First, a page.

Giving love is not part of our moral obligation towards street cats. It is more of a ‘Mitzvah’ – a charitable act. I believe that when we are kind to street cats, we become better people. Loving creatures that often lurk in the shadows teaches us to be attentive to all suffering. And suffering is suffering whether it manifests in a human being, or in a cat. In short, if we learn how to be compassionate towards street cats, we will become a more compassionate society. Compassion is not something we learn through theory. It requires practice. And caring for street cats is a good way of practicing compassion, one cat at a time – one person at a time.
In an ideal world, what would our moral obligation look like?
In an ideal world, compassion for street cats would be implemented on several levels. First, each family would take care of one or two cats by taking them into their homes as pets. Second, each person or family would care for one or two feral or stray cats by feeding them, putting up cat shelters in the winter, taking them to the vet when needed, etc. In an ideal world there would be friendship and love between human beings and cats.
What else would you like to share with our readers?
I’ve decided to use the profits from the sale of “My Street Cats” to support research into Feline Infectious Peritonitis (FIP). As you probably know, it’s a deadly disease that kills 30% of feral and stray cat population worldwide. Yet very little is known about it. My beloved cat Shnuki died from this a few months ago. Once diagnosed, cats usually survive for 1 more month. I managed to keep Shnuki alive for 7 months afterwards in good condition. The head of the vet hospital couldn’t believe it. So now, I’ve managed to convince enough people to start a research program into this awful disease. It is being set up as we speak, but as always the problem is funds. So instead of putting the profits from the book into TNR, which was my original idea, I want to help the research into a cure/treatment/vaccination for this disease that affects so many cats.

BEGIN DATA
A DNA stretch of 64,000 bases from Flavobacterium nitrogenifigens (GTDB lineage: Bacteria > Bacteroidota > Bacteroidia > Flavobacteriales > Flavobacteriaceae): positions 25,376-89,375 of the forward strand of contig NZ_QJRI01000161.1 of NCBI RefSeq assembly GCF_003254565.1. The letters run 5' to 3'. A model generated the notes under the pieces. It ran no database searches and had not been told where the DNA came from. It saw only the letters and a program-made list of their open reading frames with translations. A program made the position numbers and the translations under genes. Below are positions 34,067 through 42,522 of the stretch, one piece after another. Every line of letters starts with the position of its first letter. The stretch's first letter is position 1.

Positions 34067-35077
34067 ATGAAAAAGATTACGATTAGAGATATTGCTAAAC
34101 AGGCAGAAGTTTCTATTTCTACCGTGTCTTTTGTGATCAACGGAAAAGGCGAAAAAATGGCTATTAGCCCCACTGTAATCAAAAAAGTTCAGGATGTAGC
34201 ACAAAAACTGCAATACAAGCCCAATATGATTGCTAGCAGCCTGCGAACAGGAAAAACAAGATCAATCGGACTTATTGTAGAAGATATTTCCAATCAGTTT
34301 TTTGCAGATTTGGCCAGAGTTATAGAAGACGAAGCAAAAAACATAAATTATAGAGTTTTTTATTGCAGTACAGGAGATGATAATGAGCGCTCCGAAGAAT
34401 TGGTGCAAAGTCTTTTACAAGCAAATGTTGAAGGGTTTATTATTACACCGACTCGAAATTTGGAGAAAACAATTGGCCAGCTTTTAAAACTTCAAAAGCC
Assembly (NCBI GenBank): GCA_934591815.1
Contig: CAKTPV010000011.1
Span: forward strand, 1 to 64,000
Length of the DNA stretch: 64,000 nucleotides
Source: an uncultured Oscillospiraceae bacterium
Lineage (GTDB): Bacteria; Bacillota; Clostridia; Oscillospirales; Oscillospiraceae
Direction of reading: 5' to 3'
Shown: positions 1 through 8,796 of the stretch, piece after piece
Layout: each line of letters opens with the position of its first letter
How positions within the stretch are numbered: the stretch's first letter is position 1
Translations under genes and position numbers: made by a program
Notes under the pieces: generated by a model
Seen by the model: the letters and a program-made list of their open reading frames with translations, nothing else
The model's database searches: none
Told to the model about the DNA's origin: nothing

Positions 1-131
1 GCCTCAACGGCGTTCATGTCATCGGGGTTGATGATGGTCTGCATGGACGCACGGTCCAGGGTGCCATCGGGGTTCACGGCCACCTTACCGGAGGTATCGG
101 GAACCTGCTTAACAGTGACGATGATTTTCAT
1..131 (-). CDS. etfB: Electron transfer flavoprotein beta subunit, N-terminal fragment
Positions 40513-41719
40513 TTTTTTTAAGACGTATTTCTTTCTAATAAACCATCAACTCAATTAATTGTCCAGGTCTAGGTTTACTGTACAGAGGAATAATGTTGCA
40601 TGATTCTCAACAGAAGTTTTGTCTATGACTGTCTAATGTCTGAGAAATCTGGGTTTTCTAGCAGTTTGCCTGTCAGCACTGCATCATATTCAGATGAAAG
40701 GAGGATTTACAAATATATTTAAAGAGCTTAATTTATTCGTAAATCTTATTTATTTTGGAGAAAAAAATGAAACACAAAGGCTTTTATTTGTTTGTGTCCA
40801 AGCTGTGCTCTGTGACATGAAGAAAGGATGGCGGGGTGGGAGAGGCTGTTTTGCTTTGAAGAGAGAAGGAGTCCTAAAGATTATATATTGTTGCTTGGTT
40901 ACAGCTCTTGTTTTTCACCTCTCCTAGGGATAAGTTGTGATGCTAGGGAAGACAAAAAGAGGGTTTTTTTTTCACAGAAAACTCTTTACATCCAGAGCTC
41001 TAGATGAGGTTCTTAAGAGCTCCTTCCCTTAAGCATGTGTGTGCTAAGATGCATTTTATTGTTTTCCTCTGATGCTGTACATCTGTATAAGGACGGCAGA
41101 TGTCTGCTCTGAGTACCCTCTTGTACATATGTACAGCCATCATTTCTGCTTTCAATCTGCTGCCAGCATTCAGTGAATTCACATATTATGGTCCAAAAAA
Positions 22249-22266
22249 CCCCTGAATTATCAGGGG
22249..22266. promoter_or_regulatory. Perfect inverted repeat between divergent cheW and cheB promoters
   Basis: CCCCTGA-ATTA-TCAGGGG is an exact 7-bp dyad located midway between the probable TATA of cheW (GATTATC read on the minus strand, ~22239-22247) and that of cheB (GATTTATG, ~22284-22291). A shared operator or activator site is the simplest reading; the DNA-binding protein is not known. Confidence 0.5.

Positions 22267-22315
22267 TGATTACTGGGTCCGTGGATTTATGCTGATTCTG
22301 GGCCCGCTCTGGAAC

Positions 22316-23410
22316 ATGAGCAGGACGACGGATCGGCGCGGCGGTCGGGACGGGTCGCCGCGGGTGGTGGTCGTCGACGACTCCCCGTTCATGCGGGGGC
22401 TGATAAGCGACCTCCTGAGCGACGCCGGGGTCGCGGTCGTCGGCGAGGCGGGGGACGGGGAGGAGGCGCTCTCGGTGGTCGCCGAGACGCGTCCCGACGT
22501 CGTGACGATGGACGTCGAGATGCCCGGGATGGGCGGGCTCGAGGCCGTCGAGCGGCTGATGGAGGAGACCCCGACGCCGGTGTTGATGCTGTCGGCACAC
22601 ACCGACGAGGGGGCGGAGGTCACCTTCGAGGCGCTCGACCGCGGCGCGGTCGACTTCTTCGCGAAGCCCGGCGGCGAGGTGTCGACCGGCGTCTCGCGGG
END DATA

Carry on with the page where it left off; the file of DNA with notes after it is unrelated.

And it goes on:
This is also why I need people’s help in spreading the word about the book to others. It’s no longer just about raising awareness of the situation of street cats and promoting compassion. And yes, caregivers and cat-parents will find lots of useful tips and helpful information about dealing with cat colonies and with the individual problems of quirky cats. But the goal before us is now bigger than that: we must find a cure for FIP for the sake of all our cats, wherever they are.
One thing that people can do is can print and post the flyer (with permission, of course) in pet shops, veterinary offices, animal shelters, shopping males, etc. The flyer is also available on my Facebook page. If each cat lover posted just 5 flyers, together, we could have real impact!
How can readers connect with you?
Thank you, Raphaella Bilski, for sharing your mission of saving street cats and your love of them with us.
Take a look inside the book and read more about Raphaella’s street cats here. Help support FIP research by getting your copy of My Street Cats. Available in digital and paperback formats.
What are your thoughts about the street cat law? Do you have a question or comment for Raphaella Bilski? Post it in the comment section below. Thanks!